Crush (PSP) – Review

Crush - CoverCrush, developed by Zoë Mode and distributed by Sega, is a platform puzzler for the Playstation Portable, and may be one of the most unique, challenging, and playable games for the system in a long time.   The game features the ability to “crush” a 3D level down into a 2D platformer, along the lines of Super Paper Mario but with many different elements and tactics that can be used.  It is not easy, but nor is it difficult nor unforgiving, and really makes for a great puzzle game for the PSP.

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Moero! Nekketsu Rhythm Damashii Osu! Tatakae! Ouendan 2 (NDS, Import) – Review

Ouendan 2 - CoverWith the success of Osu! Tatakae! Ouendan!  in both the Japanese market as well as an import title to English parts of the world, iNIS, the developer of the game, worked with Nintendo to bring Elite Beat Agents to the Western world based on the same gameplay and approach.  It comes as no surprise then that iNIS expanded upon the improvements made in Elite Beat Agents and applied those to the sequel to Ouendan, called Moero! Nekketsu Rhythm Damashii Osu! Tatakae! Ouendan 2 (henceforth referred to as Ouendan 2).  The game is just as fun as both predecessors, a notch more difficult, and definitely shows the the series still has good legs despite the rather simple concept.

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Lumines II (PSP) – Review

Lumines II - CoverWith the success of Lumines as a launch title for the PSP last year, it was no surpise to see a follow up to the game, though surprisingly with the game out for XBox Live and soon for the PS3, it may seem a bit much Lumines overkill. Particularly with the fact that the core gameplay hasn’t changed, the only direction that Lumines can be taken is to add more “skins” and visual improves to the game. For the most part, that’s what Lumines II, developed by Q? Entertainment and distributed by Buena Vista Games, for the PSP offers; old skins have been included and redone, but the game features a lot more skins as well as licensed music from a variety of modern artists. Unfortunately, while the core game is still good, it doesn’t have the freshness that the first game had, and the inclusion of sort artists, over others, feels more like a way to push the music as opposed to selecting the best music for the game.

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Grim Grimoire (PS2) – Initial Impressions

Just a note that this is slightly spoilerish, though if you’ve read any pre-press literature for the game, it’s not revealing anything new.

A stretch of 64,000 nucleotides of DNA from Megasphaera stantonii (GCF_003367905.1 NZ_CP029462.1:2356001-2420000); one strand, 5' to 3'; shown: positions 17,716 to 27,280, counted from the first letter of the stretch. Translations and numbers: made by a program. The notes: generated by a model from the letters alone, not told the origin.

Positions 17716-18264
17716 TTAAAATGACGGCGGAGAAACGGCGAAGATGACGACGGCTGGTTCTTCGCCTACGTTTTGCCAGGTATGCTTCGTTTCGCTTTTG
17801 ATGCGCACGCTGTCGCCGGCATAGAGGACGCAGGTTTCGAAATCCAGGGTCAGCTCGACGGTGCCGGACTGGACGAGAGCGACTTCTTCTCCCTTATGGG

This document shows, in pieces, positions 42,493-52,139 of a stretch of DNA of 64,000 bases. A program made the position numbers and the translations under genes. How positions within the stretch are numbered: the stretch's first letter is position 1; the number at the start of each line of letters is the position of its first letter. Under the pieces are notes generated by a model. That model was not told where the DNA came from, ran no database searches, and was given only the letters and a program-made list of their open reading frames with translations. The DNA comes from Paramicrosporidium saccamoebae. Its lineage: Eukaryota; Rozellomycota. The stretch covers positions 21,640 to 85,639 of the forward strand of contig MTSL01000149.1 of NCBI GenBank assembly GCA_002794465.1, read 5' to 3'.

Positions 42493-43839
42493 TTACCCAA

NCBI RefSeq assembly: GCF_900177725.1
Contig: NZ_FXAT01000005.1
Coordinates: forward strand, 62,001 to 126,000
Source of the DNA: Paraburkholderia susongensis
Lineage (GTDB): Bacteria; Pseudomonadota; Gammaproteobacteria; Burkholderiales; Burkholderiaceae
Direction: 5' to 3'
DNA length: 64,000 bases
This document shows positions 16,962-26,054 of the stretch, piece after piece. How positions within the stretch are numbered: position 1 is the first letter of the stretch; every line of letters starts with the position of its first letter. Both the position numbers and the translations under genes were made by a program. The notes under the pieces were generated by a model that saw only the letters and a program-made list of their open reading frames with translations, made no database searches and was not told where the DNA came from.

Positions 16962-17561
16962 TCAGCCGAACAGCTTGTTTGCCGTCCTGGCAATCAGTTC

The game is done in a very similar graphics style as Odin Sphere including what appears to be the same artist, but also the same use of 2D “living” art, and the like.  It is definitely up there among the pretty games.

The game as far as I’ve gotten is a simplified RTS.  There’s resource gathering (using elves to mine mana), offensive units, and more.  So far, I’m still in the “training” portion of the game where each unit is introduced, but so far nothing terribly hard.

What I’m waiting to see is how the time loop comes into play.  Your character, after 5 days, will be brought back to day 1, and will try to prevent events from happening a certain way, but I don’t know if you make choices or gameplay decisions that affect the direction of this plot.  I’m really hoping for something like a Legend of Zelda: Majora’s Mask type experience where, as you play, you learn what you need to and when you need to be at places to stop events, but in this game, the time resolution is by “days”, each day comprising a bit of story/plot and then an RTS battle, so I don’t necessarily see how that will play out.   I’m going to try to at least work through one loop today to see if it’s just a linear plot or if there’s more flexibility given what the player does. If Odin Sphere is any indication, there’s more than just a linear plot involved, but we’ll see.

Big Brain Academy: Wii Degree (Wii) – Review

Wii Degree - CoverWhen the Nintendo DS gained both Brain Age and Big Brain Academy last year as alternative games – ones that aimed to improve the player’s mind, it launched numerous copies and sequels. It comes as no surprise that with the unique Wii control, such games could easily be taken onto the Wii. Big Brain Academy: Wii Degree, created and published by Nintendo, is just that; while it compromises different activities as its DS predecessor, the aim of the goal is pretty much the same. The game does provide some unique multiplayer modes that allow you to virtually play against friends, but for the most part, the game feels much like a rehash of the DS version without too much focus on making the game a more unique Wii experience.

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